Old Town Square
At the heart of Prague’s medieval Old Town is the expansive Old Town Square. Originally the site of an eleventh century city market, today it is best known as being the location of some of Prague’s most iconic attractions. Within the perimeter of the square’s cobblestone floor is the gothic skyscraper of Town Hall, the baroque aquamarine domes of St. Nicholas and the twin towers of Tyn Church, along with a cluster of cafes and shops.
Although Old Town Hall is actually a sprawling complex of buildings, what most people notice is its legendary clock tower. The tower was erected in 1410, but it stood without a tic or a tock until 1572, when the astronomical clock was finally installed. The clock itself is a testament to medieval scientific and technological achievement. Not only does it tell the time, it also measures the movement of the planets as they spin in their celestial orbits. The clock’s face is a mirage of geometric shapes, colors and symbols, all safely guarded by a deep, dark frame of stone. On the hour, a mischievous looking skeleton rings its little chime, calling forth the wooden apostles, each of who appear through the clock’s miniature windows before quickly spinning back into the tower’s cavernous confides. Another must do is to take the out-of-place modern elevator up to the tower’s viewing gallery, where one is treated to a panoramic view of Prague.
While in Old Town Square, visitors should check to see if the Church of St. Nicholas is hosting a choir or organ concert, which are a regular occurrence. For a romantic evening, hire one of several horse and carriages patiently waiting along the pedestrian path running between Old Town Hall and St. Nicholas Church.
Old Town Hall is open every day except Mondays, April – October: 10am to 6pm; November – March: 11am to 5pm.
The Jewish Quarter
Little remains of Prague’s once vibrant, if not humbling, Jewish Quarter. Yet within these cramped and shaded blocks one can discover the enduring history of Prague’s once prominent Jewish population.
One of the main attractions is the Alt-Neu (Old-New) Synagogue. Recognized by its jagged, pyramid roof that looks to be sawing its way towards the heavens, it was once the center of Prague’s Jewish life. This seven hundred year old Synagogue, which the city’s Orthodox Jewish population still uses for services, is the oldest in Europe and is reportedly constructed of stone brought from Jerusalem. The entire building is enshrouded with an air of eerie history. Legend has it that within the mystery that permeates the musty air of the Synagogue, stashed away in the chain-bolted attic, are the remains of the Jewish Frankenstein known as The Golem.
From the synagogue, it is just several blocks along a craft-shop lined promenade to the black iron gate of the Old Jewish Cemetery. As city rules once forbade Jews from being buried outside the strangling confines of the ghetto’s boundaries, the cemetery is overfilled with 12,000 bodies, sometimes buried twelve deep, which cause the earth to swell like the tide of a dead sea. The slim stone tombstones lean and tilt, stretching for the filtered beams of sunlight that occasionally make their way through the canopy of trees hanging above. Within these sacred grounds lay some of Prague’s most revered Jewish leaders, including Rabbi Loew, Mordecai Maisel and David Gans.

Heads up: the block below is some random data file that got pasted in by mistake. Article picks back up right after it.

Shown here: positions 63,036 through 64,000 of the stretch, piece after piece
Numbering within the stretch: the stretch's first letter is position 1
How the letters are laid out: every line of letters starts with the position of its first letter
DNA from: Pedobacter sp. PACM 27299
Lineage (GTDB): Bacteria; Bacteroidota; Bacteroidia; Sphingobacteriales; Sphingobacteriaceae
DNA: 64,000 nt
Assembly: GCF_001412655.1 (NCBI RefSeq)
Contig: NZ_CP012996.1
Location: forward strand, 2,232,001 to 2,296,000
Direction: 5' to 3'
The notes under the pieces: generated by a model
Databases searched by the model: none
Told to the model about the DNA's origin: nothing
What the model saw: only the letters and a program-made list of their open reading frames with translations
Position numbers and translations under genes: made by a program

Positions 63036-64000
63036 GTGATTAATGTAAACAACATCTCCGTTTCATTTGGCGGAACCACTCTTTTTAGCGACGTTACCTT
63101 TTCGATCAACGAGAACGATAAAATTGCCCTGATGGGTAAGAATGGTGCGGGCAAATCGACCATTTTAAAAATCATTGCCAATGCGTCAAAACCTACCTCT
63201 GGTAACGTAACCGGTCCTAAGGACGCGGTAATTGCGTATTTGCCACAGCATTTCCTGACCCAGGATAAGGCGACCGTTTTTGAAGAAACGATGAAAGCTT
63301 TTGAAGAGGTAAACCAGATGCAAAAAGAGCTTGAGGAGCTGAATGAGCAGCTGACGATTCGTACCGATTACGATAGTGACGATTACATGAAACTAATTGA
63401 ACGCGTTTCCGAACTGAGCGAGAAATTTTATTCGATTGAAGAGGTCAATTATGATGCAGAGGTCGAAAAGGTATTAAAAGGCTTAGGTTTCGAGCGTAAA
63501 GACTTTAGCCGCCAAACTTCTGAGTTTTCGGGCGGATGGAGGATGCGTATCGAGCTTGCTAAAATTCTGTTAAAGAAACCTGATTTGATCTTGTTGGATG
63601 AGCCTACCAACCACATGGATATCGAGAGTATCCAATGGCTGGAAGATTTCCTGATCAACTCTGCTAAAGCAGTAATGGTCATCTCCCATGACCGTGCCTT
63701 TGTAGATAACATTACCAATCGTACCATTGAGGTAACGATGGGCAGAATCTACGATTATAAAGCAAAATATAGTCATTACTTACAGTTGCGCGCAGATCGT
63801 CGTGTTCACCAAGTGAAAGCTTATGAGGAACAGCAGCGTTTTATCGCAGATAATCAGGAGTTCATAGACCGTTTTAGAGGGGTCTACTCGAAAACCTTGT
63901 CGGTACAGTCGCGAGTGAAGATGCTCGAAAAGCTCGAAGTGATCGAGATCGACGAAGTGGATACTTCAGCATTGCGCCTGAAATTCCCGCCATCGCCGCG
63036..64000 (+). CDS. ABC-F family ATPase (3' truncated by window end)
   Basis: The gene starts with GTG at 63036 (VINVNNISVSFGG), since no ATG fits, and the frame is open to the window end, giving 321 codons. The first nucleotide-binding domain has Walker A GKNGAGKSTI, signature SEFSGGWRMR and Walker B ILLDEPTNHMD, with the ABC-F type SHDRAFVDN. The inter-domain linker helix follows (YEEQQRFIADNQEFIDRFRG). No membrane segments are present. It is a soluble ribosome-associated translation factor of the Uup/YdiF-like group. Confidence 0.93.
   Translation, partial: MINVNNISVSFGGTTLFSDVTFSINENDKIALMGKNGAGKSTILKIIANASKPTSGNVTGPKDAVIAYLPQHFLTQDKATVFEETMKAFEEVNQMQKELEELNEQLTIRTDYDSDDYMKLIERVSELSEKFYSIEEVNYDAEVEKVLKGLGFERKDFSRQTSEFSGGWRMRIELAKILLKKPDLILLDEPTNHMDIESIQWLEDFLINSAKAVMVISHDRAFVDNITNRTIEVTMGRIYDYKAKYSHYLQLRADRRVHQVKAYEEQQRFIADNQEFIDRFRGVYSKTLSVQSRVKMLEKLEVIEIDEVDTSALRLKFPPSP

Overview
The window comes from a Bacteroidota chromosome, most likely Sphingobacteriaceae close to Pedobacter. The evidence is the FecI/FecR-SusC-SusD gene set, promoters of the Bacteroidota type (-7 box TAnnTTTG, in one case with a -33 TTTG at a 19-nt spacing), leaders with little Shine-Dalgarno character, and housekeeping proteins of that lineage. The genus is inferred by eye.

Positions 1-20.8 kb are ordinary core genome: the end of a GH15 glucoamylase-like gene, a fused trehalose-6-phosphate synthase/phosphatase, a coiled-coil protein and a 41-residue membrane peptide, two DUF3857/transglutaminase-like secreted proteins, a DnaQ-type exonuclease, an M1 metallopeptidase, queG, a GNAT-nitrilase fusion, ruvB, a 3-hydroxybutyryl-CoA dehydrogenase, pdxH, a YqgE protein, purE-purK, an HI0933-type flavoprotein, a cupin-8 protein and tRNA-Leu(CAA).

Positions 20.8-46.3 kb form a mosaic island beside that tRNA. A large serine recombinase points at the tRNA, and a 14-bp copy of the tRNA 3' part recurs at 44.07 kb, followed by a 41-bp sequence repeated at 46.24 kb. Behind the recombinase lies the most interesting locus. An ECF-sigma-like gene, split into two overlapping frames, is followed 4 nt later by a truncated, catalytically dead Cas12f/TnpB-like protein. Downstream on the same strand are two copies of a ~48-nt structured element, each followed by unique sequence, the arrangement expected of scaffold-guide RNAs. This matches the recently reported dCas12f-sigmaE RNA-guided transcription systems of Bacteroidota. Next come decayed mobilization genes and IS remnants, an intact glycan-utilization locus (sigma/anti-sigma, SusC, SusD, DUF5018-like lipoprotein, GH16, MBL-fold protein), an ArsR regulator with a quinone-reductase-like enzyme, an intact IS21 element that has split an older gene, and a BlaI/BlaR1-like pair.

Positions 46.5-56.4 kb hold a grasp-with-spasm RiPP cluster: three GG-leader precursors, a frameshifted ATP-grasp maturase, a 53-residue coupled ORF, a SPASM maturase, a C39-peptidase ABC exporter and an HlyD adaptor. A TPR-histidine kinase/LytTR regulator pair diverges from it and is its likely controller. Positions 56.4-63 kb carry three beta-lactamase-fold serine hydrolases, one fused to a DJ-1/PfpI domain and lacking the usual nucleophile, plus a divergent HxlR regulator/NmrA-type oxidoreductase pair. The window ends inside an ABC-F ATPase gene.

For more information on the Old Jewish Cemetery. The cemetery is open Sunday through Friday 9am to 6pm from April through October and 9am to 4:30pm from November through March. The grounds are closed during Jewish Holidays.
Prague Castle is a truly majestic site that witnesses all that occurs within the city. Perched atop a hill on the far side of the Vltav River, its plethora of palaces, towers and spires can be seen from almost any open vantage point in the city. The castle grounds are free and open to the public, but admission is charged for entrance into its many museums and buildings. However, the spectacular twelfth century St. Vitus’s Cathedral, with its robust, kaleidoscope stained glass windows and towering vaulted ceilings, can be seen for free. The best way to reach the castle is via a steep climb up the New Castle Steps, located just off Nerudova, one of the district’s main thoroughfares.
At least an entire day is needed to see everything the castle has to offer. However, if one is short on time and is looking for an abbreviated tour, be sure to put the Old Royal Palace, White Tower, Golden Lane and The Story of Prague Castle on your agenda.
Old Royal Palace is impressive in its bare simplicity. Its main hall is an open and rather dull stone and wood affair brightened by coats of arms, jeweled chandeliers and an intricately woven web of trim that races across its vaulted ceiling. Be sure to step outside onto the hall’s balcony for royal views over the castle’s gardens and stretching well past Old Town.
Golden Lane, running between the Royal Palace and the White Tower, is filled with colorfully painted houses tucked into the castle’s wall. Originally they were home to goldsmiths looking to avoid having to pay the dues required for those living in town. Today these homes sell an assortment of crafts, foods and souvenirs.
The White Tower and its adjacent halls, which run along the back of Golden Lane, were the castle’s source of protection and served at its jail. Within the halls, where archers once guarded the premises from invaders, are replicas of medieval weapons, suits of armor and even an opportunity to test your aim at the crossbow. The dusty, stale-air filled tower itself, where many prisoners met their untimely deaths, contains replicas of the era’s creatively grotesque torture machines.
The Story of Prague Castle is a fascinating museum that chronicles the history of the complex from B.C. to modern times. Although the castle complex is still home to the Czech Republic’s president, nobility and leaders have occupied it since 3200 BC. Today the castle is the accumulated result of a building spree that transported it through Romanesque, Gothic, Renaissance, Baroque and modern times. Here history is heaped on top of history, burying the ghosts of its collective past with the treasures and bones just now being unearthed from the castle’s most inner vaults. Within this collection of artifacts unearthed through the castle’s ongoing archeological excavations are the crown jewels of St. King Wenceslas, the skeletal remains of royalty, art works expanding the breadth of art history, and an encyclopedia-worth of information on the cultural evolution of Prague. Also worth the trip is the chance to see exposed sections of the former castles, long buried under the current structures.